2. I did not copy eagle.flash.1m0.ld from /home/michel/Arduino/Sonoff-Tasmota/ to /home/michel/.arduino15/packages/esp8266/hardware/esp8266/2.4.0-rc2/tools/sdk/ld/. The original eagle.flash.1m0.ld ended with the line
           INCLUDE "../ld/eagle.app.v6.common.ld"
      which existed (I suppose it could have been written as INCLUDE "eagle.app.v6.common.ld") whereas the link in the Tasmota directory,
           INCLUDE "esp8266.flash.common.ld"
      pointed to a non-existing file.
    3. The library pubsubclient was already installed and the define MQTT_MAX_PACKET_SIZE was already set to 512 (bytes) so there was nothing more that needed doing.
    4. I did install version 5.8.3 of the ArduinoJson library via the library manager in the Arduino IDE (Sketch/Include Library/Manage Libraries...).
    5. As I do not use them, I did not install the NeoPixelBus, OneWire and IRremoteESP8266 libraries.

  5. Updating Sonoff Switches
  6. The user_config.h in the Sonoff-Tasmota sketch needs to be edited and then the sketch can be compiled and uploaded to the Sonoff devices.

    1. I started the Arduino IDE.
    2. Then I opened the project: /home/michel/Arduino/Sonoff-Tasmota/sonoff/sonoff.ino In the IDE click on the File menu and then choose Open.
    3. Next, I selected the user_config.h tab. There are many files in the project, it may be easier to click on the down arrow at the right edge of the tabs. Then select the file in the drop-down list.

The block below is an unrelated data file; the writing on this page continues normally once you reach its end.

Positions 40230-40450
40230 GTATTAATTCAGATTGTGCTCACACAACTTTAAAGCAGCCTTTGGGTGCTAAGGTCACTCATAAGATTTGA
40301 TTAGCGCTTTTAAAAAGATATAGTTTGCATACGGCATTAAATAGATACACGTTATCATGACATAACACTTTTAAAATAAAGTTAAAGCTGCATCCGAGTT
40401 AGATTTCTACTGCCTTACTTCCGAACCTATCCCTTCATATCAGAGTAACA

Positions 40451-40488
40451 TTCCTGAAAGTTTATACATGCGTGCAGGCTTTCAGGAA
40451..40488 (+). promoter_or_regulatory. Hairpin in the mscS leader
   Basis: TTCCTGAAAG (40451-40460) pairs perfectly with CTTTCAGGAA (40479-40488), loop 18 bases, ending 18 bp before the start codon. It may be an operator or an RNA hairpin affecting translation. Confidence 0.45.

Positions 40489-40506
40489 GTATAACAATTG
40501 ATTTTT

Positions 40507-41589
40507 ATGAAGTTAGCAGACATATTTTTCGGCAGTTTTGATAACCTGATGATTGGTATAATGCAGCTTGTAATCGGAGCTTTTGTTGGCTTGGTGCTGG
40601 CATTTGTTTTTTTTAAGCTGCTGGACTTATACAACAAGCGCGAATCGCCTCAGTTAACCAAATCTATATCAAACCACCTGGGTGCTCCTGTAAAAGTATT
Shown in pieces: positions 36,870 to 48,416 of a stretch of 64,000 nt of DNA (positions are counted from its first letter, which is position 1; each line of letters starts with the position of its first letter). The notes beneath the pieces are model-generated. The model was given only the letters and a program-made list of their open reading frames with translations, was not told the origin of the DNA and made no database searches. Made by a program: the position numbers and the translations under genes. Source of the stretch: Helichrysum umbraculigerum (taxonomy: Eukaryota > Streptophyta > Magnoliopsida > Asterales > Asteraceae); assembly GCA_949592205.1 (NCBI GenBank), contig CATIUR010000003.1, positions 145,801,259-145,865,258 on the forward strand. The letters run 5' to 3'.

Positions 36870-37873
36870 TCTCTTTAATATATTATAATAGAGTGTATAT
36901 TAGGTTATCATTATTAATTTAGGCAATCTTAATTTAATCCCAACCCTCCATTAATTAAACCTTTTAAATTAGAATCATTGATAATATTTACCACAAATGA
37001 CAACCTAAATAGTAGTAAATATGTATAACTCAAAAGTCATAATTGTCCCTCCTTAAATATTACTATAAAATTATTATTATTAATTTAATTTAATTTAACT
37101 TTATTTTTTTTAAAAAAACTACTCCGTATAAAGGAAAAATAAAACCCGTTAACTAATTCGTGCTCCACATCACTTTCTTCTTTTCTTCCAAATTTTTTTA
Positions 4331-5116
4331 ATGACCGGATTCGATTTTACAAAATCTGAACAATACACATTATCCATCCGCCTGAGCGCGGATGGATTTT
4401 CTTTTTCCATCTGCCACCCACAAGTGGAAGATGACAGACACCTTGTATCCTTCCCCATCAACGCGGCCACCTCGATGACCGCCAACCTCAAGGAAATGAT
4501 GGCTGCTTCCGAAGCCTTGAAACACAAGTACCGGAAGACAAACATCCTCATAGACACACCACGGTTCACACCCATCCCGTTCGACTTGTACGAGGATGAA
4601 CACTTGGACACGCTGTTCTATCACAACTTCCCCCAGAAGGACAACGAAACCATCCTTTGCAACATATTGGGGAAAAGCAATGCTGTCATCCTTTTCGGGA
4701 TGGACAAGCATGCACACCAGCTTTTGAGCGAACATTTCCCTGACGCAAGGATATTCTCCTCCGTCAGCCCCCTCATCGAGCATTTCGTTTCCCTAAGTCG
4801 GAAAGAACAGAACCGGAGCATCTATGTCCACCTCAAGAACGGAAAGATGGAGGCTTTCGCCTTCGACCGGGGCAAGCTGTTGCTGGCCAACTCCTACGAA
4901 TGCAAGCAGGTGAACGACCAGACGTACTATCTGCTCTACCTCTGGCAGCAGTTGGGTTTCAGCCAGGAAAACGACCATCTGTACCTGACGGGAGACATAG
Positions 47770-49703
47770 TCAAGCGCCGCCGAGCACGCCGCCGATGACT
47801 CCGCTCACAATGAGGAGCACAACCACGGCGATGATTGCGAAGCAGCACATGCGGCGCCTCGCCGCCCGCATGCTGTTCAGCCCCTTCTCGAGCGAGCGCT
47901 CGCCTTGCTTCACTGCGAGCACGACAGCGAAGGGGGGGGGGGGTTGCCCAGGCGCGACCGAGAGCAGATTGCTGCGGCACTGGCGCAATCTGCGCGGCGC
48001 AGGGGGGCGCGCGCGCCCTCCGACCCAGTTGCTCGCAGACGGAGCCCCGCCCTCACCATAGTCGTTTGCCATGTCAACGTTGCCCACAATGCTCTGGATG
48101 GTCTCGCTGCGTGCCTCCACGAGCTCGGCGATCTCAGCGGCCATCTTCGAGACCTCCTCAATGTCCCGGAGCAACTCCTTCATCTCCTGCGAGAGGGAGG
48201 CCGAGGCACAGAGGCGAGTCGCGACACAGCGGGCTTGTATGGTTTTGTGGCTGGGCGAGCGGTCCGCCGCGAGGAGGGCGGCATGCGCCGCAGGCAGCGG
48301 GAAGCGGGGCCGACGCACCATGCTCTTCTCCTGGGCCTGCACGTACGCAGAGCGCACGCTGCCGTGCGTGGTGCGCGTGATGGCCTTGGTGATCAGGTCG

4. I made sure that USE_WS2812 USE_DS18x20 USE_IR_REMOTE are commented out. For example, I changed
      #define USE_IR_REMOTE
      to
      //MD #define USE_IR_REMOTE
      .
    5. Then, in the Tools menu of the IDE, I selected the correct board (generic), flash mode (DOUT), flash size (1M (no SPIFFS)) upload speed (115200) and port. Other options were acceptable.

    6. I compiled the sketch by pressing the keyboard combination CtrlR. Or the menu can be used: Sketch/Verify/Compile.
    7. Without closing the Arduino IDE, I checked that there was a newly created sonoff.bin.ino file in a directory called /tmp/arduino_build_xxxxxx where xxxxxx will be different for each distinct build. That is the file that needs to be flashed or uploaded OTA to each device.
    8. I used FileZilla to copy the file to the appropriate directory on the Raspberry Pi hosting my home automation system and I logged onto each device running Theo Arends firmware and updated its firmware. All this is explained in the previous post Over the Air Sonoff Flashing.

    For most of the Sonoff Basic switches around home, that was all that was needed. The new version picked up the old configuration and everything worked as before. There were two exceptions.

    It appears that newer versions of ESP8285 and ESP8286 based devices, including the Sonoff, contain flash memory with DOUT acces mode. I followed Theo Arends July 14th tip about using this mode when I flashed these newly acquired switches. I think that all the older Sonoff switches that I updated had been flashed with DIO access mode which is slightly faster than DOUT mode.